Posted on July 23, 2016
Point Lobos, just south of Carmel on Route 1, is one of the most popular of the California state parks. I visited the park last month with a photo tour that was run by Mark Common of Creative Academy. The mix of Monterey Cypress and the Central Coast eco-system is enticing. And every turn in the trail brings new overlooks to savor.
Our morning photo session started at Weston Beach, named after one of the legends of American photography, Edward Weston. Weston Beach is a tidal pool area filled with starfish, crabs and lots of stone pattern work — the kind of thing Weston liked to shoot.
After hassling a few crabs with my camera, I followed the trail east to Hidden Beach. The lighting at that time of morning was still great.
Further down the trail I saw this egret poking its head out. But he didn’t want to pose for long so this was the best shot I got.
Going another half mile east took me to the Hidden Beach overlook. The place is like a living emerald. The challenge is to frame a small enough part of the scene so the image doesn’t get too busy.
Late Afternoon Shoot
By late afternoon (after a great lunch and some chill time) we were shooting along the Cypress Grove Trail. This northwestern section of park is home to one of the original stands of Monterey Cypress.
I framed the cypresses there with a twisted tree foreground element. Nothing fancy, just trying to capture the shapes and colors that make this area so enticing.
The stone stairs and twisted cypress below were just around the corner. Here I’m using the stairs to lead the eye in to that wind-twisted tree.
Putting a wind-swept tree into a composition with the rocky cove was hard to pass up. I took several shots here. But I found that putting too much of that twisted foreground into the composition muddled things up. I propped myself up higher so my shot angle keep these red branches from being intrusive.
I had some extra time after that trail and started on the North Shore Trail. The shot below, done from the other side of the peninsula was magical in the evening light. The immense cypresses are backlit by the golden glow and that warmth adds depth to the forest. I worked on the image a bit in LR to eliminate the worst of the light washing and add clarity to the gnarly branches.
On the other side of the cove was my favorite, a huge cypress that played off the stretch of coastline.The challenge here was to use the tree to anchor the composition while giving enough room so the eye can stretch up coast.
Again, there was an issue with light bleed. I’m shooting directly into the sun. But by putting the sun behind the huge tree trunk, I found I could get nice backlighting of the tree branches and that stand of cypress on the other side of the cove. Even so, I had to do local adjustments to lighten or darken areas of the shot.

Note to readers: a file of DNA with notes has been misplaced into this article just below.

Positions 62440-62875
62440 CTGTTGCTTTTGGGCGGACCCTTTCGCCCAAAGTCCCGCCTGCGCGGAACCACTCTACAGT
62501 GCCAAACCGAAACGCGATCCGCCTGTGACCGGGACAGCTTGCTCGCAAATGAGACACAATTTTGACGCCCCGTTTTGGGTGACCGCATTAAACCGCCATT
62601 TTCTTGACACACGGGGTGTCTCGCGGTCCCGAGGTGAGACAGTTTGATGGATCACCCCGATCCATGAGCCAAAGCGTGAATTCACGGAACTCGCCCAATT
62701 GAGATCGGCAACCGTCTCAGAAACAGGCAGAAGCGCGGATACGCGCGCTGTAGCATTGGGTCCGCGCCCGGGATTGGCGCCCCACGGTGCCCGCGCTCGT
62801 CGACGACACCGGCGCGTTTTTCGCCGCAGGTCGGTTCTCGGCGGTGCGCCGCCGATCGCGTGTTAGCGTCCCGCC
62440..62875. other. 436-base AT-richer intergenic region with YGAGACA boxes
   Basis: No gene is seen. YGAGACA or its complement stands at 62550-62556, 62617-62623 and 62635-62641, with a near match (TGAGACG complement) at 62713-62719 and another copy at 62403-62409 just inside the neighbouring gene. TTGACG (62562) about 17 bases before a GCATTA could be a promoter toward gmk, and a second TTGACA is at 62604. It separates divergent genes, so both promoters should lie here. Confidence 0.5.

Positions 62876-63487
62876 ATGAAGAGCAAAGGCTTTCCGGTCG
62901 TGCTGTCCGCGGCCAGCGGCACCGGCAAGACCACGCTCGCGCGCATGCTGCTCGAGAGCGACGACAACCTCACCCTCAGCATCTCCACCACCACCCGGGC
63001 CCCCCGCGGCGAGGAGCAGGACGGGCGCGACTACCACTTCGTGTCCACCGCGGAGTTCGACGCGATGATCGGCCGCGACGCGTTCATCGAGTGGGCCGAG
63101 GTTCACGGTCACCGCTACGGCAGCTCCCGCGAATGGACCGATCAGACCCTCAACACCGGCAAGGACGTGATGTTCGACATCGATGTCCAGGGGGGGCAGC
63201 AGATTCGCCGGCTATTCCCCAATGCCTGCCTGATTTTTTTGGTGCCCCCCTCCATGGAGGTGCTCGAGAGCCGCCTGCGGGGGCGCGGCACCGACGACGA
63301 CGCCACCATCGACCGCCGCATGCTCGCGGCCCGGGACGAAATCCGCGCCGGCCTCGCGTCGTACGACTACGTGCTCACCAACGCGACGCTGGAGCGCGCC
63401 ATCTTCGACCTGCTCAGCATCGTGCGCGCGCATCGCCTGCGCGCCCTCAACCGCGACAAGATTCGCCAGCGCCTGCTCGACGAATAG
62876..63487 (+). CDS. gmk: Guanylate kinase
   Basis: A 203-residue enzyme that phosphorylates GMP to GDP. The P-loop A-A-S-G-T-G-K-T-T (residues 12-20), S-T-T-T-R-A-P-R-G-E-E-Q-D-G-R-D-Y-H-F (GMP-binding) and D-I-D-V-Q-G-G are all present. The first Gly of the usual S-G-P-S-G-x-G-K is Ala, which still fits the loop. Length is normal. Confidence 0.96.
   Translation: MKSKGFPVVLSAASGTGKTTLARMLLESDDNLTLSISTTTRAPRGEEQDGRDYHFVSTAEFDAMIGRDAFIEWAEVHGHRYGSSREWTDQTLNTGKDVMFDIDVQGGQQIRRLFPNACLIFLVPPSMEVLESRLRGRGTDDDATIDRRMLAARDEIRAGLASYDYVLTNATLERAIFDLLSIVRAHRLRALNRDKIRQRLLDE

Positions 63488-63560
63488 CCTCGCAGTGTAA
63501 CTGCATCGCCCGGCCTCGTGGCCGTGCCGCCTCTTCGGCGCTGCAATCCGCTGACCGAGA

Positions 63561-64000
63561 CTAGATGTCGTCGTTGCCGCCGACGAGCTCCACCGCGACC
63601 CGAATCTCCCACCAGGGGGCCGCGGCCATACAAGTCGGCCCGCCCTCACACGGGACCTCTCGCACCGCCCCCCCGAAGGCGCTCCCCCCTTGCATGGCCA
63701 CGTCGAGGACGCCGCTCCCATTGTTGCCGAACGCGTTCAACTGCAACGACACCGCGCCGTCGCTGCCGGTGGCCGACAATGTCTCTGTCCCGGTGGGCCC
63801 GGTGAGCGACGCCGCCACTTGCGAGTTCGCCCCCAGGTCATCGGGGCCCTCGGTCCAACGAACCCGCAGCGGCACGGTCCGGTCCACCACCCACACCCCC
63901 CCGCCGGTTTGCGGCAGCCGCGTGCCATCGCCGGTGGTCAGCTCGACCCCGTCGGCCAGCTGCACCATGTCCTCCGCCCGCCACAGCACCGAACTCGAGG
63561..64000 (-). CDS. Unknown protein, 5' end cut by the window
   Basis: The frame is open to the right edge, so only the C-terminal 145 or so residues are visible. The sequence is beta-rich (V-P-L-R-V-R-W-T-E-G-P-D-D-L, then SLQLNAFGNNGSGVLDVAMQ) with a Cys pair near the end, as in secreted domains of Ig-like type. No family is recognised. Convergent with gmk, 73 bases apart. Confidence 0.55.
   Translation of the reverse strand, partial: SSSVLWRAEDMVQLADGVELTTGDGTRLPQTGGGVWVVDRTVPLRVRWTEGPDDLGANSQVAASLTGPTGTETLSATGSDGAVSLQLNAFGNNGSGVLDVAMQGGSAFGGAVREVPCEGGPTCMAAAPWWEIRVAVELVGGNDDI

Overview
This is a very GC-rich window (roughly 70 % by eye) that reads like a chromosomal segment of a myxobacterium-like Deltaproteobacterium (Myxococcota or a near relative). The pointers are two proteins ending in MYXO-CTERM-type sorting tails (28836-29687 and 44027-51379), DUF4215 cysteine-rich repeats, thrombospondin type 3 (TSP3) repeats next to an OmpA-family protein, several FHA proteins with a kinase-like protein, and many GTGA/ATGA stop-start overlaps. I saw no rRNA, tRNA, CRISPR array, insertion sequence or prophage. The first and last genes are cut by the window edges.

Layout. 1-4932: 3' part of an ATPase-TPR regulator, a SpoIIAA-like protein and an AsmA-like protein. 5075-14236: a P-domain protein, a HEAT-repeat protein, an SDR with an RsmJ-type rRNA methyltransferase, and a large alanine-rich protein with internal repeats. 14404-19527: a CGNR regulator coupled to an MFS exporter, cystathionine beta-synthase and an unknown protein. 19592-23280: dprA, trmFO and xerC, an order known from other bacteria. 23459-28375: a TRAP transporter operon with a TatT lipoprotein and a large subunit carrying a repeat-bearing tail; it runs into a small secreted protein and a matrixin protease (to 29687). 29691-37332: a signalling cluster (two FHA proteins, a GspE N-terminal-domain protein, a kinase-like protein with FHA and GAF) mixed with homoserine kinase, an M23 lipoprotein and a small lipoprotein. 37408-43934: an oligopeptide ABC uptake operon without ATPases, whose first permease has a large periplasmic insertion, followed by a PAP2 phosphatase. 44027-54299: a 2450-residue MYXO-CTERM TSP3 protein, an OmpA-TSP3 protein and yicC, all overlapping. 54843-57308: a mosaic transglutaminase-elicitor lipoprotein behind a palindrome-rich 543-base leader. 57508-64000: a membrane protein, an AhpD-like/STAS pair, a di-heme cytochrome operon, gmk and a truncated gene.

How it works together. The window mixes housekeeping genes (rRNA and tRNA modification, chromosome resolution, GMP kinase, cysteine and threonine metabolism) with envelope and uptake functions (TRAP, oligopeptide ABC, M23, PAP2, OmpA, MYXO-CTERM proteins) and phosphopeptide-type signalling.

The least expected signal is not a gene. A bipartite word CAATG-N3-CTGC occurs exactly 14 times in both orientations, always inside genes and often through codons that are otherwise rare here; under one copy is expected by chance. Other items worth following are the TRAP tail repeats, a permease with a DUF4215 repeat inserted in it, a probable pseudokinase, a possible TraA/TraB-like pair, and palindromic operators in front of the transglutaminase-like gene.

The final shot was of a plant that looked to be growing larvae. I have no idea what it’s called. But the shape was elegant, a study in pure form.
Point Lobos gets tons of visitors a day. But there are so many potential shot locations that you could spend a week having fun. It’s worth the visit if you’re in the Carmel area.
But one note. Once the park folks hit the allowed number of cars, no more cars can enter until another car leaves. This can happen by about noon, even in fall and spring. But since the park closes before sunset, the traffic going in slows down a bit.
Posted on July 20, 2016
The Bear Woods article (below) gives some good insights on seeing the main visual “elements” of your shot location. (And if you are into landscape photos, Bear Woods is a good blog to follow.)
The scene you’re looking at when you’re out in nature is just a blank canvas until you see it in terms of elements in a composition. Because until you can see a visual dynamic between the design pieces, you can’t frame it. You can’t put stuff together into a composition.
And that’s what you’re doing out there, shooting on a Sunday afternoon, breaking a landscape spot you’re in the midst of into its visual components. And then seeing them whole through your viewfinder. That’s what you do when looking for a foreground element or using the Rule of Thirds.
That foreground bush is an element. A waterfall in the distance, that’s another element to pull into the final composition.
So once I see the scene as elements, I can adjust my framing to pull those elements into a dynamic arrangement, a little visual engine that’s called a photo.
Below, one of my fellow photographers was playing with this location at Point Lobos and I joined her. The location had several elements that I found enticing, the stone steps leading up to a twisted cedar, a wall of stone and flowers, a tangle of branches and a flash of sunlight.
I spent quite a while getting the framing and angle right. Later in Lightroom, I adjusted each of the elements separately: darkening the scene locally, adding contrast to the light fall on the steps, lightening and adding clarity to the signature tree and pulling out the textures in the wall of stone on the left. Lightroom helped fix lots of light issues here (you need to when shooting into the sun). But I needed to see the elements first.
I can’t control everything at a shoot location. But I can’t control anything if I haven’t started seeing the elements. And as I engage with the location, framing, moving here or there in order to fine tune the visual elements, I discover more about how all the pieces fit together.
Maybe I can’t make the composition work. That happens a lot. Maybe I can get the elements to sing. If nothing else, I’ve provided myself with an enjoyable afternoon.
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